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Electric Shock Feeling in Leg: Causes and Solutions

As we age, our bodies become more prone to natural deterioration and degenerative diseases. Some middle-aged women, for example, experience unpleasant electric shocks in the leg, which can be caused by a number of medical conditions. Keep on reading about the causes and solutions for an electric shock feeling in the leg to handle them with ease.

The Causes of Electric Shock Feeling in Leg

The Causes of Electric Shock Feeling in the Leg

The majority of electric shock sensations in the leg are caused by some type of disruption of the vertebrae in the lumbar spine, right between the pelvis and rib cage or a damage to the peripheral nerve. The possible causes include:

Disc herniation

Occurs when an intervertebral disc falls out of its place, causing a radiating pain with electric-like stabs and usually affecting one of the legs.

Spinal stenosis

It is a narrowing of the spaces between the vertebrae caused by a deterioration of cartilage. It compresses the nerve roots and spinal cord, resulting in pain and electric shocks in the legs when walking or standing.


It is an inflammation of the arachnoid lining, which surrounds the brain and spinal cord. It causes chronic pain in the lower back and limbs with electric-like shocks in the legs.

Tarsal tunnel syndrome (TTS) 

TTS occurs when the tibial nerve in the foot and produces a shooting pain in the foot, accompanied by tingling and electric shocks in the foot.


It can lead to a serious complication, called diabetic peripheral neuropathy, if poorly managed. It leads to a nerve damage, causing pain, numbness, and sensations of electric shocks.

Low vitamin B12

Additionally, excessive consumption of alcohol can lead to a peripheral nerve damage, triggering electric shock sensation in the legs and other body parts. Women with alcohol problems often have vitamin B12 deficiency, which might worsen the symptom.


Such as brachial plexus injury, can cause a shift or damage to vertebrae or nerves, causing symptoms, such as pain, electric-like throbs, and weakness, especially when walking and standing. 

Solutions for the Electric Shock Feeling in the Leg

Not all of the conditions, causing electric shocks in the legs, can be reversed, but all can be effectively managed to decrease this bothersome symptom.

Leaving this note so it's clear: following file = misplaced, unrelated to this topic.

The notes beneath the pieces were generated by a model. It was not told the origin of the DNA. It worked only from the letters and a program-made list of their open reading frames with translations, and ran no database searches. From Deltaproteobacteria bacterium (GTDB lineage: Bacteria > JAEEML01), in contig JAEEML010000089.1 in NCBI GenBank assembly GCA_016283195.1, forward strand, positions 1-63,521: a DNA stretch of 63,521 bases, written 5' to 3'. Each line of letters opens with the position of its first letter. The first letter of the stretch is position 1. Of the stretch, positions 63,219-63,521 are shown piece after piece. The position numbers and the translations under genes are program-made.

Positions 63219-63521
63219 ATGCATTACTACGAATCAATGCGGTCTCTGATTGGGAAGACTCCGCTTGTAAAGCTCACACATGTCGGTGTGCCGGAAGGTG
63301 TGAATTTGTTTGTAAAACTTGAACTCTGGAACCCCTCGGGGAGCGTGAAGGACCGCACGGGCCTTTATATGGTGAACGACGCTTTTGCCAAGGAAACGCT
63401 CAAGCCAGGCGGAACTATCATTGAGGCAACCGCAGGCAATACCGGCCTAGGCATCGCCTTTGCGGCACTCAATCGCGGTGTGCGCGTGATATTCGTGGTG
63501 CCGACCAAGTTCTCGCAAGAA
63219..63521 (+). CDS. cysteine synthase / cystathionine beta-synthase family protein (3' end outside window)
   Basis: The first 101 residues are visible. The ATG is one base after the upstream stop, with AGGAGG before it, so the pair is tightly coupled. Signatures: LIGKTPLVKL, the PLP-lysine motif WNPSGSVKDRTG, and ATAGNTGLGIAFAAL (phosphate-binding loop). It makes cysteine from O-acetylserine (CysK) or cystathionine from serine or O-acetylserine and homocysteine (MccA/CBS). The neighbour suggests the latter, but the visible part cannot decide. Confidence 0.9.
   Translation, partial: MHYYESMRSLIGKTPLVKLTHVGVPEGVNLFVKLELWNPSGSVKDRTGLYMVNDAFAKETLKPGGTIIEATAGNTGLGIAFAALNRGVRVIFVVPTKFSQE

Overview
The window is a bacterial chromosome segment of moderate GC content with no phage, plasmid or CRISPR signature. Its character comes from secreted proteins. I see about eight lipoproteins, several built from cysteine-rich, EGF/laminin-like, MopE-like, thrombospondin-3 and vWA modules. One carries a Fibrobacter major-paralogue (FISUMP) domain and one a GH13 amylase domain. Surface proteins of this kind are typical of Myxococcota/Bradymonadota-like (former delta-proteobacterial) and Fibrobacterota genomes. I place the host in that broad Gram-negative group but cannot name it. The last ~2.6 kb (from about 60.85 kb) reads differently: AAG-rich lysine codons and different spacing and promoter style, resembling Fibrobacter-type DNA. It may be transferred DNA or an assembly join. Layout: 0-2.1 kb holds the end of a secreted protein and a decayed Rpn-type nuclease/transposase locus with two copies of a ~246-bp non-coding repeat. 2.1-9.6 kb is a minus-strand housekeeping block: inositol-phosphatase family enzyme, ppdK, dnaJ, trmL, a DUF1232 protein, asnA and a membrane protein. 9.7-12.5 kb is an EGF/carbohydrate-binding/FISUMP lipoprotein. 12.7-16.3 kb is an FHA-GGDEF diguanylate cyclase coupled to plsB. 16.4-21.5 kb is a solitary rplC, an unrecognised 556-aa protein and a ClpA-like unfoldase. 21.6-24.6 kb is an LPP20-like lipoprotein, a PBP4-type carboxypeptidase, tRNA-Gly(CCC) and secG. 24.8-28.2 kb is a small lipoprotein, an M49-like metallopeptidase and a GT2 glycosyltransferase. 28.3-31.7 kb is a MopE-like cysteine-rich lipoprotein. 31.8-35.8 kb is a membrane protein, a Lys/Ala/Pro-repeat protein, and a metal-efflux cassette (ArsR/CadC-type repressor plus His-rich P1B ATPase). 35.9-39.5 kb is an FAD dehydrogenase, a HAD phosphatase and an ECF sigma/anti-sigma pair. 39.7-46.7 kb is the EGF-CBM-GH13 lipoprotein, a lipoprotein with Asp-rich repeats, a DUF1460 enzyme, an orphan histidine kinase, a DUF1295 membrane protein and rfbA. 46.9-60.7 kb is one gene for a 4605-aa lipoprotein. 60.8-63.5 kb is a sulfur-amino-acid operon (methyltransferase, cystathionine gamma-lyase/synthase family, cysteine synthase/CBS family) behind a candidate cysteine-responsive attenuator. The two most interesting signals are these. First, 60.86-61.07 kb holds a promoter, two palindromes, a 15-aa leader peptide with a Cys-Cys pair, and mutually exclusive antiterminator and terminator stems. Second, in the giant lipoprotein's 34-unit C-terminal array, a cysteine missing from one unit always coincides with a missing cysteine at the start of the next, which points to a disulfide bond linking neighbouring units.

Such as non-steroidal anti-inflammatory drugs (NSAIDs) or anesthetic injections can reduce the pain and inflammation in acute cases, lowering the risk of electric shocks in the legs.

Physical therapy 

It can effectively relieve the nerve pressure from the lower back and legs, strengthen the muscles and ligaments, and reduce electric shock sensations.

Less common solutions

  • Make sure your diet consists of sufficient supplies of calcium, vitamin B12, and phosphorus to promote bone growth. Try to cut down on sugars, too.
  • Consider low-impact exercises, such as stretches, yoga, or swimming to strengthen lower back and abdominal muscles, as well as maintain a healthy weight.
  • Quit smoking as it can lead to spinal disc degeneration and osteoporosis, putting you at risk for experiencing electric shocks in the legs.
  • Try sleeping in a fetal position, on a side with the knees pulled up to the chest, to relieve nerve compression. Avoid soft and old mattresses.
  • Custom orthotic shoes or shoe inserts, can help relieve the compression of the nerves, thus reduce the electric shocks.

The most common risk factors for lower back problems, which result in electric shocks in the legs, are age, sedentary lifestyle, and obesity, all of which make middle-aged women more vulnerable to experiencing these symptoms. Keep a healthy diet and learn some exercise positions to protect your legs from electric shocks.

4 Supplements to Manage Electric Shocks

Electric shocks may be fleeting, but that doesn't make them less uncomfortable. Learn more about how to manage them here.

  • Foot Health Facts. (2017). Tarsal Tunnel Syndrome. Retrieved September 11, 2017 from
  • Mayo Clinic. (2017). Brachial plexus injury. Retrieved September 22, 2017 from
  • National Institutes of Health. (n.d.). Low Back Pain Fact Sheet. Retrieved September 11, 2017 from
  • Neuropathy Action Foundation. (n.d.). Neuropathy 101. Retrieved September 11, 2017 from